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Environmental impact of cleaning agents

Environmental impacts of cleaning products entail the consequences that come as a result of chemical compounds in cleaning products. Cleaning agents can be bioactive with consequences ranging from mild to severe. These cleaning products can contain harmful chemicals that have detrimental impacts on the environment. Developmental and endocrine disruptors have been linked to cleaning agents. In addition, the packaging of these products can also post vast environmental consequences. Green cleaning is an approach to redress or address the problems associated with traditional cleaning agents.


Environmental remediation

Environmental remediation deals with the removal of pollution or contaminants from environmental media such as soil, groundwater, sediment, or surface water. Remedial action is generally subject to an array of regulatory requirements, and may also be based on assessments of human health and ecological risks where no legislative standards exist, or where standards are advisory.


Green cleaning

Green cleaning refers to using cleaning methods and products with environmentally friendly ingredients and procedures which are designed to preserve human health and environmental quality. Green cleaning techniques and products avoid the use of products which contain toxic chemicals, some of which emit volatile organic compounds causing respiratory, dermatological and other conditions. Green cleaning can also describe the way residential and industrial cleaning products are manufactured, packaged and distributed. If the manufacturing process is environmentally friendly and the products are biodegradable, then the term green or eco-friendly may apply.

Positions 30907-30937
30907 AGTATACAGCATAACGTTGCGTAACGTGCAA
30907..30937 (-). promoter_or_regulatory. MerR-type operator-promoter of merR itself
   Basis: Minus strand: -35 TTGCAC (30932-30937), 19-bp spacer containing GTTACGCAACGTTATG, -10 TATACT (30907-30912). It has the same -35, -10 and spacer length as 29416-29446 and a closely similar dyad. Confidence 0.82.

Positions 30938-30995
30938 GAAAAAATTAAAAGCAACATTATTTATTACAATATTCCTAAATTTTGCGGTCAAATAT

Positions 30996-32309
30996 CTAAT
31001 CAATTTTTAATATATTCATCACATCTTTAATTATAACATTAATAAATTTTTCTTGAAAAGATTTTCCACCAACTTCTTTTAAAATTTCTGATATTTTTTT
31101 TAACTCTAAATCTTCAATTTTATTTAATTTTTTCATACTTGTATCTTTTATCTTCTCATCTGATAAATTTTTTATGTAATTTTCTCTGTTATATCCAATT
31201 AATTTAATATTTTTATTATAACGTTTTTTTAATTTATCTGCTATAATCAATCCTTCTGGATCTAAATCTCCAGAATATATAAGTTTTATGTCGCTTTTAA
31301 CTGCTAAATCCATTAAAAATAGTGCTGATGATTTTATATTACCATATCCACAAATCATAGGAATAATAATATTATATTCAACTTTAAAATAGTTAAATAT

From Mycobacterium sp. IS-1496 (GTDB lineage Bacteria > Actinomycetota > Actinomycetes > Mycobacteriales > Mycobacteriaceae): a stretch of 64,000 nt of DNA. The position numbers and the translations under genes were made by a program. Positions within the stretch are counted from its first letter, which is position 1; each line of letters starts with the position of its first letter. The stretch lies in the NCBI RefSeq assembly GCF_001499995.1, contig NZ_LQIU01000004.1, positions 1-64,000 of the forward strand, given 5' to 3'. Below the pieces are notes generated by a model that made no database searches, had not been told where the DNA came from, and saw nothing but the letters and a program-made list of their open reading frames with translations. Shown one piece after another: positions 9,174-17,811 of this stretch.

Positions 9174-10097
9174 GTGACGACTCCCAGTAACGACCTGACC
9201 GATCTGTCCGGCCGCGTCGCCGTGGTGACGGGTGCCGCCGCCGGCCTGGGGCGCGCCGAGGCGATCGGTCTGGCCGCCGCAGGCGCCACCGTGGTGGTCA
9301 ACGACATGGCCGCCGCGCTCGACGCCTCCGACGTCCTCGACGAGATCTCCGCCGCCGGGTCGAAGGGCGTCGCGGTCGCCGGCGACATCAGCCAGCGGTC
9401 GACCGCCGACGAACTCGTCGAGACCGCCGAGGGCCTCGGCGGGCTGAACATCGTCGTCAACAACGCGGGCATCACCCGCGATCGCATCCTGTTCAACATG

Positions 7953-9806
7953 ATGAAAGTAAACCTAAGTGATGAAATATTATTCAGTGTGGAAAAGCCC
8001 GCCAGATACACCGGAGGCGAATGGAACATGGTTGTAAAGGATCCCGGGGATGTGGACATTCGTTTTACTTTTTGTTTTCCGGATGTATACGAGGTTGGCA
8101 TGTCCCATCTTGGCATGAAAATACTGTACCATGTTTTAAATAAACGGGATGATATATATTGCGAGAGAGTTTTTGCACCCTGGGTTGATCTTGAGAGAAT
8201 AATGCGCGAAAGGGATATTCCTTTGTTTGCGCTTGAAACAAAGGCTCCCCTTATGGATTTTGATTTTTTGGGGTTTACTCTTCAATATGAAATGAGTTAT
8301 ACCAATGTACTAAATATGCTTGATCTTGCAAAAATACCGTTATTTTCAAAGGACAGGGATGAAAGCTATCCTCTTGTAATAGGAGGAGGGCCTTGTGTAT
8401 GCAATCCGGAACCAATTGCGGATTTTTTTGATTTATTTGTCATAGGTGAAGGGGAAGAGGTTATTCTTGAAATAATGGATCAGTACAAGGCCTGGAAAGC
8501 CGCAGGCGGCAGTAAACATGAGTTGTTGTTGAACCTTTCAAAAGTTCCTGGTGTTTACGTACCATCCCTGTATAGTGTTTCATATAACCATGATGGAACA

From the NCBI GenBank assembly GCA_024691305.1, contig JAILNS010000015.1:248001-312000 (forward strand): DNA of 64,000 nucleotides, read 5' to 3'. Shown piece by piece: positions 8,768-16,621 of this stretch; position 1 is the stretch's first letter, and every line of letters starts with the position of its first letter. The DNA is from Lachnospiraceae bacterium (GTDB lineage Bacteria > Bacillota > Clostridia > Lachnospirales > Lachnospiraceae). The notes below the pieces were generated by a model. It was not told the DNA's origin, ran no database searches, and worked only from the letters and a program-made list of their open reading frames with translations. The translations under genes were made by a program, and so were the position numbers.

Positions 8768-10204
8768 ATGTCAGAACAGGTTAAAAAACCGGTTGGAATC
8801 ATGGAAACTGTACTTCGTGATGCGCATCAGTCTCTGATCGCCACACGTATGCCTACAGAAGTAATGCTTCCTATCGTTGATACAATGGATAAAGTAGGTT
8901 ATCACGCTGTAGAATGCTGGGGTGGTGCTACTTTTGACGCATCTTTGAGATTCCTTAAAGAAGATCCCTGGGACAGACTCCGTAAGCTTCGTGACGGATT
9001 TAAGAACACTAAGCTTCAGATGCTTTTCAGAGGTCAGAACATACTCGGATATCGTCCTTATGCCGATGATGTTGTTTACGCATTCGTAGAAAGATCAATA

Teeth cleaning twig

Chew sticks are twigs or roots of certain plants that are chewed until one end is frayed. This end can be used to brush against the teeth, while the other end can be used as a toothpick. Most commonly plants are used that have a high content of tannins astringent and antibacterial or other compounds that benefit the health of gums and teeth. The earliest chew sticks have been dated to Babylonia in 3500 BC and an Egyptian tomb from 3000 BC; they are mentioned in Chinese records dating from 1600 BC and in the Tipitaka, the Buddhist Canon, purported to be giving account of events which took place in the north-western India around the 5th century BC. In Africa, chew sticks are made from the tree Salvadora persica, also known as the "toothbrush tree". In Islam, this tree is traditionally used to create a chew stick called miswak, as frequently advocated for in the hadith written traditions relating to the life of Muhammad. Even today, many indians in rural areas use neem twigs for brushing every morning. It has antibacterial properties and helps keep gums healthy. It is known to reduce many gum related diseases. Traditional Sikhs still use datun today as it is written in their scriptures: ਦਾਤਨ ਕਰੇ ਨਿਤ ਨੀਤ ਨਾ ਦੁਖ ਪਾਵੈ ਲਾਲ ਜੀ ॥ ੨੩ "Dear/beloved, natural twig brush everyday and pains you shall never get. 23")

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